Joined: 16 Jun 2003
Posts: 7740
Location: Kraków, Poland
Tomasz Grysztar
But I guess he wants to use the object format to link the assembly code with C code into the simple flat binary for the OS. In this aspect it actually doesn't matter whether you use ELF or COFF, since ld supports both.
Post 13 Aug 2005, 23:44
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THEWizardGenius



Joined: 14 Jan 2005
Posts: 382
Location: California, USA
THEWizardGenius
I will use ELF (I was planning to use that anyways, unless someone recommended I do otherwise).

Thanks! I see ELF and COFF look pretty much the same in FASM, except that with ELF you type "format elf" and with COFF you type "format coff". I see use32 is not included in the code, which I assume is because both ELF and COFF support 32 bits only (except ELF64).

Maybe I shouldn't say file formats. What I meant is "how to make a ELF/COFF object in FASM?" which has been answered sufficiently. Thanks!

Maybe someone should write a simple tutorial for using FASM in conjunction with DJGPP (or any other language for that matter). Also one on converting NASM code to FASM. This would be useful for newbies like me (in OS development or for other things).
Post 14 Aug 2005, 18:07
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THEWizardGenius



Joined: 14 Jan 2005
Posts: 382
Location: California, USA
THEWizardGenius
I guess I forgot to mention I'm using the DOS ld, from the DJGPP binutils. When I tried to link the C object (kernel_c.o) with the assembly object (kernel.o) it didn't recognize the format. Should I switch to COFF, or does anyone know how to use ELF files with this port of ld? Here's the commandline I use:
Code:
ld -Ttext 0xFF800000 --oformat binary -o kernel.sys kernel.o kernel_c.o
    

The kernel loads to 0x10000 physical memory (it's in protected mode). When I made a plain binary file with just FASM, I started it with "org 0x10000". How do I do this with ld? Should I change "0xFF800000" to "0x10000" or what? Sorry, if this is really newbish, but I've never had any use for this sort of thing before; I used to program in only assembly, but I want to write my kernel in C and assembly, now!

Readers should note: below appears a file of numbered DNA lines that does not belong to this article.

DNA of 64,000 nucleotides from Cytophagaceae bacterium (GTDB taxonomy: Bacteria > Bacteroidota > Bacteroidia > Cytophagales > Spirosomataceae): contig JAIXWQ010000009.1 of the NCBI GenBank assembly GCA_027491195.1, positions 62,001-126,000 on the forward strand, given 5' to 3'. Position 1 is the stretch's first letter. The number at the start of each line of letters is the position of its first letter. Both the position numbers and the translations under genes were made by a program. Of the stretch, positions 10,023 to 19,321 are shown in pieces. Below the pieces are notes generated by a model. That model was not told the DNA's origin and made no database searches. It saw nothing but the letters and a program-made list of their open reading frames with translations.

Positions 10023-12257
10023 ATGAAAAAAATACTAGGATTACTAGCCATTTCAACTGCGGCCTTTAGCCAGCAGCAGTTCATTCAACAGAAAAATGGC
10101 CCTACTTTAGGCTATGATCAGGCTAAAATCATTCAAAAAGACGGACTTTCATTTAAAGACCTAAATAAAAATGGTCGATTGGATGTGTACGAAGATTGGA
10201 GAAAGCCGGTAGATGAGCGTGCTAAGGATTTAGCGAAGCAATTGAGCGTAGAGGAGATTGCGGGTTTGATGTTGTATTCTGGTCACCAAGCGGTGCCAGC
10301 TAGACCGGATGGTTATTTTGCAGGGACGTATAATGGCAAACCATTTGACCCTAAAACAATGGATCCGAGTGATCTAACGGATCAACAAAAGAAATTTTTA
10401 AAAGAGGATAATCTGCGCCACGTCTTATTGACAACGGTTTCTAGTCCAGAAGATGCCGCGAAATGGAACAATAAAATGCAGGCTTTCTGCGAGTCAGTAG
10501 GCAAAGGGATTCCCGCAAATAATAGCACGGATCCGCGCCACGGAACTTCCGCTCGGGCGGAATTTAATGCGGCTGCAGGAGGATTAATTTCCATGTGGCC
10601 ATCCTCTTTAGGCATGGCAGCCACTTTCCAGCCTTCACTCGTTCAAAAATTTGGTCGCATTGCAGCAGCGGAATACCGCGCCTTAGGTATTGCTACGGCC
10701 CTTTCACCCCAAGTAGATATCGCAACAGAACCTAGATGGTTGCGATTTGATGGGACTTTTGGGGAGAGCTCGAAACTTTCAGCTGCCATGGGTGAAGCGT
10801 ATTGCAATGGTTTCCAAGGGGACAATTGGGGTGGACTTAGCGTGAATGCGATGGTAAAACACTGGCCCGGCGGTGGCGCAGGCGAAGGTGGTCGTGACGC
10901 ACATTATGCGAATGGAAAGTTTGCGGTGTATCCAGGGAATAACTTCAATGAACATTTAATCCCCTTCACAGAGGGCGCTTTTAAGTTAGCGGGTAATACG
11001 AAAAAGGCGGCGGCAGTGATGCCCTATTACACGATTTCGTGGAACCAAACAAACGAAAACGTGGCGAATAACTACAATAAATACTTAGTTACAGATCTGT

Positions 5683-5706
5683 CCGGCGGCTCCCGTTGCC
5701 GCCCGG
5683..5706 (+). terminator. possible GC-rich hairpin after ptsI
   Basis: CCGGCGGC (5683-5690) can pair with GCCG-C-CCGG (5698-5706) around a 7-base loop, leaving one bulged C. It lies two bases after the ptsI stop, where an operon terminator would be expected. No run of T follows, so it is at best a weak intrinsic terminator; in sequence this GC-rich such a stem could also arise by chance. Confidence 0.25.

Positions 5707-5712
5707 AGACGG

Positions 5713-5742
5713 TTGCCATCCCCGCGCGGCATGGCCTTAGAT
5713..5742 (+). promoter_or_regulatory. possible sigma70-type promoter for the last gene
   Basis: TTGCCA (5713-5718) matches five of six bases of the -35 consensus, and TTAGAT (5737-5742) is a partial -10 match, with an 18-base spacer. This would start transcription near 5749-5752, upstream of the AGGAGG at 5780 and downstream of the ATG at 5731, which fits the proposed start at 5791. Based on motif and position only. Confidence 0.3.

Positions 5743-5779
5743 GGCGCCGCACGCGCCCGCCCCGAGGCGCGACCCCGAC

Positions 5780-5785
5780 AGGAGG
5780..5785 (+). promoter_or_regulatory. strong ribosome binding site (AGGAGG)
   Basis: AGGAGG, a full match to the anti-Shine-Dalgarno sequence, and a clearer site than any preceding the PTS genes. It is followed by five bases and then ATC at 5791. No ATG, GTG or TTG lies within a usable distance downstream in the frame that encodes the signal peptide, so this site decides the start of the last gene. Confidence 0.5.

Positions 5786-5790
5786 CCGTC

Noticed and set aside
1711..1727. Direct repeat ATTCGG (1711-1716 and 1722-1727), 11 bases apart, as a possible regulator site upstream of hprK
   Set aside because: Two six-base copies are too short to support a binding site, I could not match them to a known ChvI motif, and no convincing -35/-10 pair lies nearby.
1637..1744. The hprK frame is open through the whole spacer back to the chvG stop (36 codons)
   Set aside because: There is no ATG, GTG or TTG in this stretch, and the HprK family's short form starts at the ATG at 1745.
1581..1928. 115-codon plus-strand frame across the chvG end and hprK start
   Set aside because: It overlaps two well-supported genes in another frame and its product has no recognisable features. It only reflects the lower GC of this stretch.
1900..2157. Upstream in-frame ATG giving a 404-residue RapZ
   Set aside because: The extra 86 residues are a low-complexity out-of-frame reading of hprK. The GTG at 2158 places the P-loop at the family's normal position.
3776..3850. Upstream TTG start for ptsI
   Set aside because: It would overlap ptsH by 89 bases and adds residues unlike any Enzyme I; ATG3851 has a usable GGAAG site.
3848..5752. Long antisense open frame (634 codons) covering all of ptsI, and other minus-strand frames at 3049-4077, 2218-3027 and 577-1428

Looking at man pages weren't much help, they are too technical and don't make much sense.

If it helps any, these are the tutorials I'm looking at:

http://www.pscode.com/vb/scripts/ShowCode.asp txtCodeId=4513&lngWId=3

http://www.osdever.net/bkerndev/Docs/basickernel.htm

Thanks, and sorry if I sound newbish!

_________________
FASM Rules!
OS Dev is fun!
Pepsi tastes nasty!
Some ants toot!
It's over!
Post 14 Aug 2005, 20:44
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THEWizardGenius



Joined: 14 Jan 2005
Posts: 382
Location: California, USA
THEWizardGenius
After much trial and error, I discovered that ld from the DJGPP binutils for DOS expects MS COFF rather than ELF or COFF.

So I changed "format ELF" to "format MS COFF" and it worked just fine.

_________________
FASM Rules!
OS Dev is fun!
Pepsi tastes nasty!
Some ants toot!
It's over!
Post 16 Aug 2005, 14:49
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f0dder



Joined: 19 Feb 2004
Posts: 3170
Location: Denmark
f0dder
You might want to have a look at http://www.mingw.org/ instead of djgpp, at least if you're developing under windows. Or you could use the (free) MS VC2003 toolkit and have your kernel in PE format.

There isn't much reason to use a binary format kernel... "proper" formats allow things like per-section protection, and a this will work until I write it properly "loader" for PE executables is something like 5 assembly instructions more than a flat binary loader...
Post 16 Aug 2005, 15:02